Questions to the expert
Interview with BfR expert Hermann Broll on the International Conference on GMO Analyses and New Genomic Techniques:
Mr Broll, the International Conference on GMO Analysis and New Genomic Techniques will take place in March 2023. Who of the scientific community will gather here?
In terms of the global representation of international experts, this conference is only the second of its kind. The first took place in Italy in 2008. Since then a lot has happened , which is why many of the experts who were present 15 years ago are now coming together again. Many of them are scientifically based in molecular biology, but geographically they represent countries from all continents from France and England to Brazil, the USA, Canada, Mexico, South Africa, Nigeria, Cameroon and Japan, just to mention a few. This time, the event will be held in Berlin, Germany, organised by the German Federal Institute for Risk Assessment (BfR) together with the German Federal Ministry of Food and Agriculture (BMEL), the German Federal Office of Consumer Protection and Food Safety (BVL), the Julius Kühn Institute (JKI), the Joint Research Centre of the EU Commission (EU-JRC) and the Secretariat of the Convention on Biological Diversity (CBD) of the United Nations. As you can see, there is fortunately no shortage of global networking, because without it, this complex issue could not be addressed.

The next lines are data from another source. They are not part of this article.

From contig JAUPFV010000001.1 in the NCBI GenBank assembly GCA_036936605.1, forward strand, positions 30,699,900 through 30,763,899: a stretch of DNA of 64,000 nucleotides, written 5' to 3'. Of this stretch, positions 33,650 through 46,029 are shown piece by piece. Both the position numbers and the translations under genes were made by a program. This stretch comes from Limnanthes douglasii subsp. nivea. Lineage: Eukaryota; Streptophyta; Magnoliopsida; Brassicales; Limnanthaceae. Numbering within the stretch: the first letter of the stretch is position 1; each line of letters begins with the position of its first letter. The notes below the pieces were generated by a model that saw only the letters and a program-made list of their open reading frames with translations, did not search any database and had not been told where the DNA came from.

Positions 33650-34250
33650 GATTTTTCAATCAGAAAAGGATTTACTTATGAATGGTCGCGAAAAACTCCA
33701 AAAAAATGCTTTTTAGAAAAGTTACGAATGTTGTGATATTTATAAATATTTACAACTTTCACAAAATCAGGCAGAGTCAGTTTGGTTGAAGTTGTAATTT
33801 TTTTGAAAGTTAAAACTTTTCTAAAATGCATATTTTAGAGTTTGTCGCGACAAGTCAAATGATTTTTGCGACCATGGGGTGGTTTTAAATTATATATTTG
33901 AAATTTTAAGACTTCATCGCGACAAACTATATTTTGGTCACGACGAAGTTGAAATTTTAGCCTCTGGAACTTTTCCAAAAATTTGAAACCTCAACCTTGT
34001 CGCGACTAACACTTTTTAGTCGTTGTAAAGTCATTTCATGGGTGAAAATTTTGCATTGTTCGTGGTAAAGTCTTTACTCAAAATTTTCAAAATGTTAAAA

Genetic engineering has many different aspects that are discussed in different ways. On which aspect does the GMO conference focus?
That can be clearly specified. This conference will not be about regulatory, political or ethical issues around genome editing or genetic engineering in general. Our focus during these three days will be on in-depth scientific and technical presentations and working sessions on aspects of the identification and traceability of genetically modified organisms (GMOs) and the rapidly developing tools around DNA-based detection methods. There are many challenges to be discussed here. The conference will also contribute to capacity building for experts and laboratories involved in the detection and identification of GMOs and serves as platform of networking among regions as well as at global level. After all, only if reliable and transparent detection methods for GMOs are available enforcement laboratories is also able to verify the correct labelling of such products.
What insights do you hope to gain at the end of the conference?
When so many experts from top research come together and exchange their know-how, we will certainly have gathered many new impulses. To be able to combine these new approaches with already existing methods or to develop completely new approaches is the goal of the conference. The three days of discussions will hopefully inspire participants from so many countries to continue the work with fresh ideas. Reliable findings help everyone, so I hope that the discussions and results of the conference will form a scientifically sound technological basis to be able to check the labelling obligation of genetically modified food and feed even better in the future for the sake of consumer protection.